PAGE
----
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A Great Read on Shopping

This latest survey provides a great read on the trends since the pandemic and how shopping evolves across a wide range of categories, writes Great Northern Instore's Dan Sabanosh.
6/11/2024
great northern instore p2pi
Dan Sabanosh

Great Northern Instore is pleased to partner with the Path to Purchase Institute on this important research for the fourth year in a row. It is critical to understand shopper motivations to develop marketing programs that will resonate and ensure shopper conversion. This survey provides a great read on the trends since the pandemic and how shopping evolves across a wide range of categories.

There are some small shifts in shopping at brick-and-mortar versus online. Grocery items are shopped in-store 79% of the time, with online purchases slightly on the rise. Categories such as alcoholic beverages, medication and home decor are shopped in-store 80% or more. Immediacy of purchase and the ability to see products in person drives this behavior for these categories. 

Overall, the ability to see products in person is the main reason shoppers visit physical stores. Whether it is to choose their produce for maximum freshness or to see the colors and textures of home decor items with their own eyes, it is critical for brands to create in-store programs that allow shoppers to engage with products. Older generations over-index here, with nearly three-quarters of boomers and the mature generation stating this is a reason they prefer in-store shopping.

The ability to see products in person is still the No. 1 reason for Gen Z and Millennials to visit physical stores. These younger generations also over-index in going to stores for the ease of making returns and the treasure hunt experience.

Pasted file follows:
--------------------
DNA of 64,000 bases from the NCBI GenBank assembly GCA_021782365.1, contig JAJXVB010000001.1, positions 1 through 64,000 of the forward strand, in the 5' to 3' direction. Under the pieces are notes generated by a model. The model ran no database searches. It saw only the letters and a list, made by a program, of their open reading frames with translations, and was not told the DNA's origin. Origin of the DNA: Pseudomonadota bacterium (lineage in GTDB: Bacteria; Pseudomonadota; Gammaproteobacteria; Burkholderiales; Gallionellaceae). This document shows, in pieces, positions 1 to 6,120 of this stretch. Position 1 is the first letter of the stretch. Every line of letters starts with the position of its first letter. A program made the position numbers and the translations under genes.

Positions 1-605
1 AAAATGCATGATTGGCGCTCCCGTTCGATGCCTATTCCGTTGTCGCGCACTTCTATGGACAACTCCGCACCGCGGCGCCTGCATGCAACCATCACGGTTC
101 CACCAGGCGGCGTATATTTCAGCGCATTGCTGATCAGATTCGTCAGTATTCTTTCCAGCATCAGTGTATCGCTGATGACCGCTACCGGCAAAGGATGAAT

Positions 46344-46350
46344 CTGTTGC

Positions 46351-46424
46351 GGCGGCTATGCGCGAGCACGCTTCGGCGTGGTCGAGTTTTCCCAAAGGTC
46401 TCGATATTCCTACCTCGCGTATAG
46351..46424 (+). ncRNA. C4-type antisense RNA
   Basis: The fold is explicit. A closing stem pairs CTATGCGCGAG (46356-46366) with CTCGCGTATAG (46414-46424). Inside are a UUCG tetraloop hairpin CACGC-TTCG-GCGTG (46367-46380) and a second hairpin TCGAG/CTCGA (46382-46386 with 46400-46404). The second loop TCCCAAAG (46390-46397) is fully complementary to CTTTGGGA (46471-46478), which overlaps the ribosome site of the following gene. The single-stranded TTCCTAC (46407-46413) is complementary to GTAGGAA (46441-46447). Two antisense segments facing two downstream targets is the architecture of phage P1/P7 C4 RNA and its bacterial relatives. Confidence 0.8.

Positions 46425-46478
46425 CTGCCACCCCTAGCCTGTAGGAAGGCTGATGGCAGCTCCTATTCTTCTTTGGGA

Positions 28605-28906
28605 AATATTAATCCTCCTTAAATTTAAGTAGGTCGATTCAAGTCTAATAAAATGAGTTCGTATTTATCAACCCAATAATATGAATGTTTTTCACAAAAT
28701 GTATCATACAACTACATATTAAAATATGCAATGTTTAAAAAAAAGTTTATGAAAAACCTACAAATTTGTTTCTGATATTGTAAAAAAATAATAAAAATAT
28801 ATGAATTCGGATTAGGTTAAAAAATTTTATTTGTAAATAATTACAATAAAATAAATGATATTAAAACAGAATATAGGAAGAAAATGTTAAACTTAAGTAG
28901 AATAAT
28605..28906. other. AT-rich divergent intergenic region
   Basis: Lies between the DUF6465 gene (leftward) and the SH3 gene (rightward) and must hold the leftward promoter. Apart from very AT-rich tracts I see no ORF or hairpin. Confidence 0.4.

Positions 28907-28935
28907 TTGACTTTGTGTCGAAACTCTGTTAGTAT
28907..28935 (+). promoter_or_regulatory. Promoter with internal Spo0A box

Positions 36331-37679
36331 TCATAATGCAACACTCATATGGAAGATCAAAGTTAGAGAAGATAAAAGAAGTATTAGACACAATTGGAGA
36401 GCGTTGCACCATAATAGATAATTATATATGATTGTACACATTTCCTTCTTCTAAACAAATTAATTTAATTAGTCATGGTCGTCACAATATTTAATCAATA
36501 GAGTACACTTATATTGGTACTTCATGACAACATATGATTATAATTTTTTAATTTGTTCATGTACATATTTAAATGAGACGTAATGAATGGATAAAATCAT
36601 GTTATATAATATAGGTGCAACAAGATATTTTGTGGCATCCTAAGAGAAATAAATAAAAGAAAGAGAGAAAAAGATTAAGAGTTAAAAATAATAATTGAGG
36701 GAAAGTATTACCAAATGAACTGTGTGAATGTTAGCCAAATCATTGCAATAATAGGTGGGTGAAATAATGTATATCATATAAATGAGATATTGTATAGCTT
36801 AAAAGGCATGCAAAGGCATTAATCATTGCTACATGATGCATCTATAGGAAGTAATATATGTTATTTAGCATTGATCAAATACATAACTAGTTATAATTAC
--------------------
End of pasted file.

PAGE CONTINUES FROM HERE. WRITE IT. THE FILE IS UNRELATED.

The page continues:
For retail channels, shoppers are visiting dollar stores, mass merchandisers, and convenience stores more frequently than a year ago. Economic conditions cause the search for value while busy schedules highlight the need for convenience. As their spending power increases, younger generations are driving these shifts.

When at the store, shoppers expect to have the items they want in-stock, a clean store and easy checkout. These basic items are desired by all generations. Clear, visible signs and the ability to easily navigate the store are in the next group of preferences for shoppers. As brands and retailers, it is important to make products easy to find. This can be wayfinding signs, great point-of-purchase merchandising, and high-impact packaging that makes your brand easy to recognize. Millennials desire good overall ambiance, eye-catching visuals and displays, and experiential offerings more frequently than other generations.

This year’s survey also asked about impulse purchases. Overall, 50% of impulse buys were due to a promotion. Older generations are more likely swayed by promotions. Younger generations are more likely swayed by attractive packaging and secondary merchandising displays, sampling or in-store signage. Think about your target when considering tactics to get your product into the shopping basket.

Furthermore, this year’s survey questioned shoppers about their outlook on shopping. The U.S. consumer is still feeling the impact of inflation, with over one-third of respondents saying they will spend more on groceries moving forward. This will mean cuts in other categories to maintain their budgets. Discretionary purchases such as eating at a restaurant, local attractions and live entertainment see more respondents anticipating lower spending versus higher spending.

As the methods of digital shopping are increasing, most shoppers will buy via a retail or brand website/app in the next six months. But over half of respondents say they are unlikely to shop other digital channels in the future. At least for the short term, winning strategies are required at brick-and-mortar for brands to win.

Finally, this survey shows the U.S. shopper is not very optimistic about macro factors over the next six months. There is trepidation regarding the economy, gas prices, inflation and global conflict. Focus on essentials and high-quality smaller ticket purchases are winners. Really understand your specific target’s motivations to ensure your shopper programs are in sync with what they value at this moment.

About the Author: Dan Sabanosh is director of shopper marketing for Great Northern Instore, a leading designer and manufacturer of merchandising solutions, where he helps clients be more insightful when developing their retail programs. Before joining Great Northern, Sabanosh worked for Colgate-Palmolive in both shopper marketing and brand management roles.

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